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Altoona Mirror (Newspaper) - August 15, 2001, Altoona, Pennsylvania Sports: Hollidaysburg YMCA basketball wraps uplife: Herbs add new dimension of taste to food DIAltoona mirror © Copyright 2001WEDNESDAY, AUGUST 15, 2001 500 newsstandBrash burglars bothersome in Blair By William Kibler Staff Writer It’s a scene right out of the movies. A man wakes to a strange sound and lies in bed wondering what it is. He sees the door he closed is ajar. He gets up and sees by the glow of his computer that his desk chair is swiveling slowly. The man flips on the light; chaos ensues. It happened in Greenwood early Tuesday, one of at least seven similar cases in the last week in which thieves invade homes where residents are asleep. Bold burglars, possibly desperate for drug money or craving the high of crazy risks, toke advantage of air conditioners and fans masking odd noises and open windows. When the Greenwood homeowner turned on the light, the burglar sprang from behind the chair where he’d been hiding, dashed to get out the door of the second-floor room where the man had been sleeping. Without thinking, the homeowner flung his arms around toe waist of the fleeing, shirtless burglar and held on. The burglar grabbed at toe door frame and knob and pulled, flailing his elbows back and whacking the homeowners, trying to get free. The 62-year-old homeowner hadn’t been in a fight since about age 12. He’s just 5 feet 5 inches tall and 150 pounds, probably 50 pounds less than his adversary — a lean, toll man in his 20s. The homeowner did the only thing he can — he let the burglar go. The burglar thinks he’s going to escape, but the homeowner has a plan. The door opened onto a mezzanine, the bur glar lunged through the door and the homeowner followed. With the help cf the burglar’s momentum, toe homeowner shoved him through the railing and off the balcony. Please see Burglars/Page A6 Plan sought to conserve state water By Peter Durantine capitolwire.com HARRISBURG — Pennsylvania is about to launch an unprecedented public relations campaign to encourage residents to conserve water as routinely as they recycle bottles, cans, newspapers and other consumer items. Stuart Gansell, director of the state Department of Environmental Protection’s Bureau of Watershed Management said the purpose is not to alarm people kit to raise concerns in the state, which never had an effec tive water-management program. “We’d like to make water conservation visible and prevalent in everyone’s mind as recycling is today,” Gansell said. “We think the public is ready for this.” According to toe state, water consumption, particularly for house hold, industrial, recreational and agriculture use, has increased dramatically over toe past IOO years. In 1900, when 6 million people lived in the state, a person typically used about 5 gallons of water per day. The population today is double what it was back then, while water use per person has increased 12-fold to about 62 gallons daily. With 83,161 miles of streams, about 3,900 miles of lakes, reservoirs and ponds and what Penn State University researchers estimate to be 47 trillion gallons of ground water, it would appear Pennsylvania has an abundance of water. But demand in toe state is great — ground and surface water withdrawals exceed 4 billion gallons per day — while toe rain and snow falls in certain parts of toe state are not enough to replenish those sources. Ground water levels and streams reached all-time record lows in 1999 while water shortages are becoming more frequent and more pronounced, Gansell said. With 23 counties in toe central part of Pennsylvania plagued by dry conditions over toe last few years All wet How water usage in Pennsylvania has increased dramatically in the last century; Water usage 5 gallons per person per day Water usage 62 gallons per person ptv day -    70 -    WI -    MI -    40 -    JO -    A) 10 1900 Population 6M 2000 Population 12M and again under a drought watch, there appears to be an urgency among some legislators to establish a water-management plan. “We had the so-called ‘Drought of the Century’ in 1999, and now we’re on toe verge of another drought,’’ said Rep. Camille “Bud’’ George, D-Houtzdale, ranking Democrat on the House Environmental Resources and Energy Committee. The Clearfield County lawmaker said he has tried for three years to push a package of bills through the Republican-controlled legislature to regulate water use and require toe state to inventory its water supplies. “By now, we should have been requiring major water users to register with the state,” he said. “You have to wonder how serious the administration is on this issue.” The Ridge administration, always averse to mandating anything, particularly the use of a natural resource, is steering away from legislation — at least for now. Instead, it has promoted a series of statewide water forums conducted by the DEP earlier this year. Please see Water/Page A4 Carrolltown park project on track By Audrey Brothers-Konior For the Mirror CARROLLTOWN — The on-again, off-again community park project is on again after officials from several borough organizations and toe local American Legion post announced a joint effort Tuesday to make toe idea a reality. If it comes to fruition, the Carrolltown American Legion Park will be on 18 acres in the northern end of the borough just off Route 219, known as Carrolltown Fairgrounds. The land is owned by the Fox-Peale American Legion Post. Under the proposed plan, the Legion would rent the ground to toe borough for $1 per year for 25 years with a five-year renewal option, Borough Manager Ron Johnson said. The land already has a ballfield on it, and plans call for construction of a second ballfield, three pavilions, a volleyball court, soccer field, concession stand and a half-mile walking track. “We need a park here,” post commander Ed Lipnic said. A several-years-long effort to build a park on borough-owned land near the fairground died ear lier this year when bids came in significantly more than the project’s $168,000 budget. Johnson said officials hope to complete the new park in two to five years, depending on available government funding, the success of fund raising and volunteer labor recruitment. Officials raised $52,000 locally for the previous park project, and Johnson said contributors to that project will receive a letter giving them toe option to have their donation returned or applied to the new project. Please see Park/Page All Private prison issues must be resolved before building By Phil Ray and Craig Williams Staff Writers PHILIPSBURG — Although toe Federal Bureau of Prisons lifted a stop work order on construction of a private prison in Clearfield County, several issues must be resolved before dirt can fly, a construction company spokesman said. The proposal by Cornell Cos. Inc. of Houston, Texas, to erect a 1,000-bed prison in Clearfield County has been on hold for two years because of two legal challenges. In 1999, the Citizens’ Advisory Committee on Private Prisons Inc. filed a lawsuit in U.S. District Court in Johnstown. The group claimed the bureau violated toe National Environmental Policy Act by ignoring the possible effect the prison could have on the land, development, water supply, housing, local law enforcement and the court system. U.S. District Judge D. Brooks Smith agreed. But in a 73-page ruling issued a week ago, he said the bureau since has conformed to the law by stopping work and performing a comprehensive environmental assessment. Since the judge’s ruling, the bureau lifted its prohibition against construction, a move that places the onus on Cornell to take the next step. Please see Prison/Page A12 DELIVERY if Subscription or home delivery questions: 946-7480 or (800) 287-4480 HHHHHHHH '72910 00050 if* FOUR rn 2 Lottery numbers, A2 WEATHER Mostly sunny, 82° ■ Forecast, A2 Mirror oo co oo oo; Bucks SF □ LOCAL Business A9,10 □ NATION Classifieds C4-14 Movies A6 Obituaries A13 Opinion A8 fjjjj SPORTS Local B4 Scoreboard B5 □ LIFE Comics OS Community news D2 Puzzles D4 Television D4 INSIDE IN NATION The New Jersey Supreme Court ruled a man cannot have the frozen embryos he and his ex-wife created implanted in another woman. PAGE Cl Event weeds out winning farmers By Michael V. Emery Staff Writer ■JOCK SPRINGS - The last WM time this much weed got so 11 much attention on farmland, Jimi Hendrix was on stage at Woodstock. This is not Woodstock or toe second coming of toe Hemp Car. It’s toe Largest Weed in Pennsylvania Contest. And toe contest is strictly for non-noxious weeds. It’s one of more than 300 exhibits at the 33rd annual Ag Progress Days, which opened Tuesday at Penn State University’s Russell E. Larson Agricultural Research Center. The event, sponsored by toe College of Agricultural Spence, continues from 9 am to 8 p.m. today and 9 am. to 4 p.m. Thursday. Most exhibits promote agricultural living and are designed to assist farmers and educate the public. The weed exhibit is for fun, although exhibit organizer Dwight D. Lingenfelter of Penn State’s Department of Crop and Soil Sciences can offer plenty of insight. As an extension agronomist, he is an expert is weed management and control. “Farmers fight weeds constantly,” Lingenfelter said, “so we thought we’d make some fun out of it and hold an event that turned things around and let people show off their weeds.” The first weed contest in 1999, was an open event with all contestants competing in toe same category. During toe last two years, however, organizers divided toe contest into three categories: farm weeds, residential weeds and kids’ weeds. “Tile first year, we had farmers bringing in weeds 12 feet high and kids bringing in weeds maybe a foot high, so we decided to break toe contestants up into different categories to give everyone a fair chance,” Lingenfelter said. Please see Weeds/Page A14 At PROGRESS DAYS Mirror photos by Jason Sipes Above: Jalisa Hoover, 12, of Mount Joy finds some shade as she relaxes Tuesday in the tire of a harvester at Penn State's Ag Progress Days in Rock Springs. At left: Visitors look at a 20-row planter on display at the event. The 33rd annual Ag Progress Days, sponsored by the College of Agricultural Science, continues from 9 a.m. to 8 p.m. today and 9 a.m. to 4 p.m. Thursday. More than 300 agricultural exhibits are on display. ;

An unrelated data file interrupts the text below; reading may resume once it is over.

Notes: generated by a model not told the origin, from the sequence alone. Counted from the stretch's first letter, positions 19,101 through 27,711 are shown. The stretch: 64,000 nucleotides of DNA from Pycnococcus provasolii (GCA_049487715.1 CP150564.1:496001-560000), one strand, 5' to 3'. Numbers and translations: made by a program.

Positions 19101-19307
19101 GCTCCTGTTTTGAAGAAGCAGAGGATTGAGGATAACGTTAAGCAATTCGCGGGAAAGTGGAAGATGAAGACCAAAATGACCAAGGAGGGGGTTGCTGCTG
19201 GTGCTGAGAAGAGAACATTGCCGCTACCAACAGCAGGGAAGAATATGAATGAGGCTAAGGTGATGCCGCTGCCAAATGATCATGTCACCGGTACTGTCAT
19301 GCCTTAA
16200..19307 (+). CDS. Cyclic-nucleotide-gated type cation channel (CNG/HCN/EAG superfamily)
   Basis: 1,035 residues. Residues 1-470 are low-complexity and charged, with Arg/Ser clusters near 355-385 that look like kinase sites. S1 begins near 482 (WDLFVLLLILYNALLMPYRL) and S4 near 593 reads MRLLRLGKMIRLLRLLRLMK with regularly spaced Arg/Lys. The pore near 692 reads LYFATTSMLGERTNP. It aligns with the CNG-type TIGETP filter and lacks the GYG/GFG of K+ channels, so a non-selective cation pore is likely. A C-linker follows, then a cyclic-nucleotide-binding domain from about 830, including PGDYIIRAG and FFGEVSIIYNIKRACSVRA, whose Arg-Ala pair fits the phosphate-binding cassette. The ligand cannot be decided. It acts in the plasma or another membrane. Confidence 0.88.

Clippings and Obituaries for the Altoona Mirror